There are many incarnations of the Mariinsky Orchestra. On any day, it can be found simultaneously in its three St Petersburg venues. Yesterday evening, for example, it played Les Noces and Firebird for the ballet in its main theatre, Lohengrin (under Nikolaj Znaider) in Mariinsky II and a concert of French repertoire in its Concert Hall. Meanwhile, a fourth Mariinsky Orchestra – under indefatigable music director Valery Gergiev – took to the Cadogan Hall stage in London for the first of two colourful programmes pairing Nikolai Rimsky-Korsakov with his pupil, Igor Stravinsky. That must approach 400 musicians in action!

Valery Gergiev © Valentin Baranovsky
Valery Gergiev
© Valentin Baranovsky

Given the option, perhaps the younger players are more game for undertaking a lightning quick UK tour – they can't all share Gergiev's energy, surely – for this looked the most youthful Mariinsky Orchestra I've seen. Apart from Gergiev's grizzled mane, there was hardly a grey hair on the stage. The results, even in a work as hackneyed as Scheherazade, were vibrant, without a hint of routine to any of the playing.

Rimsky-Korsakov framed the programme, starting with the suite from his final opera, The Golden Cockerel. Trumpets often come a cropper in the opening crow but no fear of that here, the Mariinsky brass on crisp, incisive form. Clarinets traded sinuous curlicues as the Queen of Shemakha's theme unfurled before the hapless Tsar Dodon bumbled off to the battlefield, Gergiev keeping his jaunty march on the move. Perky oboe and pizzicato strings hypnotised as the Queen persuaded Dodon to dance. The Tsar eventually returned to his kingdom in great pomp with Shemakha as his bride but swiftly met his doom, vigorously pecked to death by the cockerel, Gergiev executing the cataclysmic blow.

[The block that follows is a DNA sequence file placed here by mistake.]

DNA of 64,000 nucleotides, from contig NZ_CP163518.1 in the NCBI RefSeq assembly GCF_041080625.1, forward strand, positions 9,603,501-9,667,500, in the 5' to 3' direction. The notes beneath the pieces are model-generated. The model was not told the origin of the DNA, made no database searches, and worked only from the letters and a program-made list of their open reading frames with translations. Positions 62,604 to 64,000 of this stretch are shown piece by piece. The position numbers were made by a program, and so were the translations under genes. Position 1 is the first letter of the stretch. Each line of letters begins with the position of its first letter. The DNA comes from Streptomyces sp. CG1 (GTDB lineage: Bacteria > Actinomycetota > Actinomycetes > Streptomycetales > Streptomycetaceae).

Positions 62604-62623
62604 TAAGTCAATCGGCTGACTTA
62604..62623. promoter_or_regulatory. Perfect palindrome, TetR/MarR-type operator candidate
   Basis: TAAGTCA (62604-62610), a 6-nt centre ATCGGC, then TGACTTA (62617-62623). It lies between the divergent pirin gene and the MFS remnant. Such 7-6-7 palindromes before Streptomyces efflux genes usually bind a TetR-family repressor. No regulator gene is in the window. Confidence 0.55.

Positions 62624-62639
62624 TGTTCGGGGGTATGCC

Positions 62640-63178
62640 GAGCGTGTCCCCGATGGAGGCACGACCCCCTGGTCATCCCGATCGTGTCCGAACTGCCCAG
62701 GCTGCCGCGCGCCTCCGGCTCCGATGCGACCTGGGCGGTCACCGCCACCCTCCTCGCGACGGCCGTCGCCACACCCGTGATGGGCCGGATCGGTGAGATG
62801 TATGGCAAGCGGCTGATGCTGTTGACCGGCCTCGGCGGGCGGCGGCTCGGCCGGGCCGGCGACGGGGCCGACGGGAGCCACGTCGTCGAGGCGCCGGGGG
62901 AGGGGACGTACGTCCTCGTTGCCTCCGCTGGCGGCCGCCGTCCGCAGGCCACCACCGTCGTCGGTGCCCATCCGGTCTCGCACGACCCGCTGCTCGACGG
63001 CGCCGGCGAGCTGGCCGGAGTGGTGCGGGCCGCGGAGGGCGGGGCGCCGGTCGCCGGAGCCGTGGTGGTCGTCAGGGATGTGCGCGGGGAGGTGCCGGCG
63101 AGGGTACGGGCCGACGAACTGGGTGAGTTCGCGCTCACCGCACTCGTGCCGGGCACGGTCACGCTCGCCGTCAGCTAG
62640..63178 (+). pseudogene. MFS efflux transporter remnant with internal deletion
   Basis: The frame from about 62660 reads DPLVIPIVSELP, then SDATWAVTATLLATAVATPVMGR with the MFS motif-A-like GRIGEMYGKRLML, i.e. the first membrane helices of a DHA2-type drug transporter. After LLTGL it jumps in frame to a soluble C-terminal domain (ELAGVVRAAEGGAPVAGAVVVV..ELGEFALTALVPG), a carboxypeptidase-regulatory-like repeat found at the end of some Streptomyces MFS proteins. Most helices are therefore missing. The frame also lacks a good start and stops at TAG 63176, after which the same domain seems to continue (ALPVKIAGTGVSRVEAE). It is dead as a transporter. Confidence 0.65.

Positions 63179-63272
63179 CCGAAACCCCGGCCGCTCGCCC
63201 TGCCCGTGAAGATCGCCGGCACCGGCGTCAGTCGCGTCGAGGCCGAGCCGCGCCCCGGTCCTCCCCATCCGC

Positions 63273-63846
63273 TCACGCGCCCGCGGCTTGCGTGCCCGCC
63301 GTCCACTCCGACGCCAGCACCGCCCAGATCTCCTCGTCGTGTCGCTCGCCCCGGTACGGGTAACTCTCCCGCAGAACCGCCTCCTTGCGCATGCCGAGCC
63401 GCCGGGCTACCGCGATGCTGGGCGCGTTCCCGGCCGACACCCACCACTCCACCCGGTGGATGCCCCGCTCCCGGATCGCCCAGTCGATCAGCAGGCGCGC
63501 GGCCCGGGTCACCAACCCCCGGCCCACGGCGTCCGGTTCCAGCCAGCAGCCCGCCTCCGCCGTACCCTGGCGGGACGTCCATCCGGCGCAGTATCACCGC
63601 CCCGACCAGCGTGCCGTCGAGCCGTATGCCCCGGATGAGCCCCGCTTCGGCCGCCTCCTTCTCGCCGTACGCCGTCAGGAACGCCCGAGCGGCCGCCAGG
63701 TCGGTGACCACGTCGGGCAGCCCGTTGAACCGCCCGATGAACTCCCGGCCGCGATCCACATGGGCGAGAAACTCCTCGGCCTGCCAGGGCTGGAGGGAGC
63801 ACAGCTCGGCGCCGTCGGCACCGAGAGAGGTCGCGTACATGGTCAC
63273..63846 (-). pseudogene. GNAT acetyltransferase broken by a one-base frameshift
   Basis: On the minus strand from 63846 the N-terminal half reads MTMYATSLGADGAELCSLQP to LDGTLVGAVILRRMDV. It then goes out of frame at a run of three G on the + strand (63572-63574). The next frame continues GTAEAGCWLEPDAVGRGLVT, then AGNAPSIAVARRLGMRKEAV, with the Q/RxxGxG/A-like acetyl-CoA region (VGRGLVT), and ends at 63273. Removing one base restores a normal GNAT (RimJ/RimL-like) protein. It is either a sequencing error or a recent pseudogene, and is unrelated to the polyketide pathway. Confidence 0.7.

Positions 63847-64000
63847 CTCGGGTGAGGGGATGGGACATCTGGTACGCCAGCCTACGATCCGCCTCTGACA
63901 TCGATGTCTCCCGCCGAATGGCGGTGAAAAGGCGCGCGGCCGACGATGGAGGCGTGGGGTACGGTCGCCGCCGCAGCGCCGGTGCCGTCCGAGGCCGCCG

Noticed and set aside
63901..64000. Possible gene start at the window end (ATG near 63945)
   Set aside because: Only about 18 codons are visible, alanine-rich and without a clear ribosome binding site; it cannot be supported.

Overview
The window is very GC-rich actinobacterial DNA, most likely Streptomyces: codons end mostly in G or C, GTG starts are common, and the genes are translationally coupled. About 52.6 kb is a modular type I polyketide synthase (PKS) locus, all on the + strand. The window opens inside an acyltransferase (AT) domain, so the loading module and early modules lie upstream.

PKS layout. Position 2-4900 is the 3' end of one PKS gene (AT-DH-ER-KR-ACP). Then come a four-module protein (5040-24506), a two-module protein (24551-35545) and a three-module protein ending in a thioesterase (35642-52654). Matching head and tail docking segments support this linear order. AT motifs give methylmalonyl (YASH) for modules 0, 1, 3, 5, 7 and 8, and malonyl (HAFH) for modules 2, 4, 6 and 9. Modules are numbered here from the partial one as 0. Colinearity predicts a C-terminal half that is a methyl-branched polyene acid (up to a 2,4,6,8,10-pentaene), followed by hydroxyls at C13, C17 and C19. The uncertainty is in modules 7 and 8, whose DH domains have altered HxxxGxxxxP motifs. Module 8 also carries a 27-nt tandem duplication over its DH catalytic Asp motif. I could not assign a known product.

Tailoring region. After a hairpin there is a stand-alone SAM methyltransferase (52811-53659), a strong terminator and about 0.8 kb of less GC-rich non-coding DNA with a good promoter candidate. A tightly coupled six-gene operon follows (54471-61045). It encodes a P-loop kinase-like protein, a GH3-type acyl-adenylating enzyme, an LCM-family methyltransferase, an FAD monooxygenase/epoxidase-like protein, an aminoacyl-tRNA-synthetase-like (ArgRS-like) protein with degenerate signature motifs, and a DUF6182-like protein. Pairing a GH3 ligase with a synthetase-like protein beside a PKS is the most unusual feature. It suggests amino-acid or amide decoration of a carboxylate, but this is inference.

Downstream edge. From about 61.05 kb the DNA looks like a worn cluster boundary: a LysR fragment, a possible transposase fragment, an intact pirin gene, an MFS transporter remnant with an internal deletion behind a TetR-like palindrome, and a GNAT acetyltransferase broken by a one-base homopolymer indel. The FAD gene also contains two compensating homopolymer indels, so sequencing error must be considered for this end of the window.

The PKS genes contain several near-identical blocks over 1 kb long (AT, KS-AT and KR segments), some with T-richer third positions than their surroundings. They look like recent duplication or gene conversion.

Stravinsky studied with Rimsky from 1902 until the older composer's death in 1908. Rimsky's influence is most felt in terms of Stravinsky's orchestration in works such as The Firebird (heard in Monday's programme) and his Op.1, the Symphony in E flat major. However, Gergiev chose another Symphony – in C – for this concert, a neoclassical work completed in 1940. “All notes gravitate toward a single note,” the composer remarked. “Thus this symphony will be neither a symphony in C major nor a symphony in C minor but simply a symphony in C.” Gergiev – eyes glued to the score – led a clean, angular account, with incredible ensemble given his approximate baton technique. Knotty oboe lines wound their way around the Larghetto concertante. Dusky bassoons and baleful trombones led to the bustling finale.

Rimsky's most popular work remains Scheherazade, a work I've heard Gergiev conduct several times. There were familiar Gergiev traits, such as eliding from the first movement straight into the second without pause for breath. Indeed, he virtually segued the whole suite, banishing audience coughs almost entirely (although his own familiar exhalations could be heard from the back of the Gallery). Stanislav Izmailov's sweet tone seduced as the storyteller, Scheherazade. Unmistakably Russian brass bit into the Sultan's opening pronouncement, while the young Mariinsky bears made sure Sinbad's ship surged impetuously. The Tale of the Kalender Prince was begun by an especially mournful bassoon, but the great clarinet solo was given with plenty of dramatic rubato, Gergiev allowing his principal free rein. Crystalline flute and demonstrative harp shaped the narrative well. The Young Prince and the Young Princess were painted by lush, languorous strings before a pulsating tempest of a finale, the orchestra rampaging across the score and onto the rocks with gleeful alacrity.

For an encore, Gergiev turned to another of Rimsky's pupils, Anatoly Lydov, whose short tone poem The Enchanted Lake, all rippling strings, birdcalls and forest murmurs, beguiled the ear.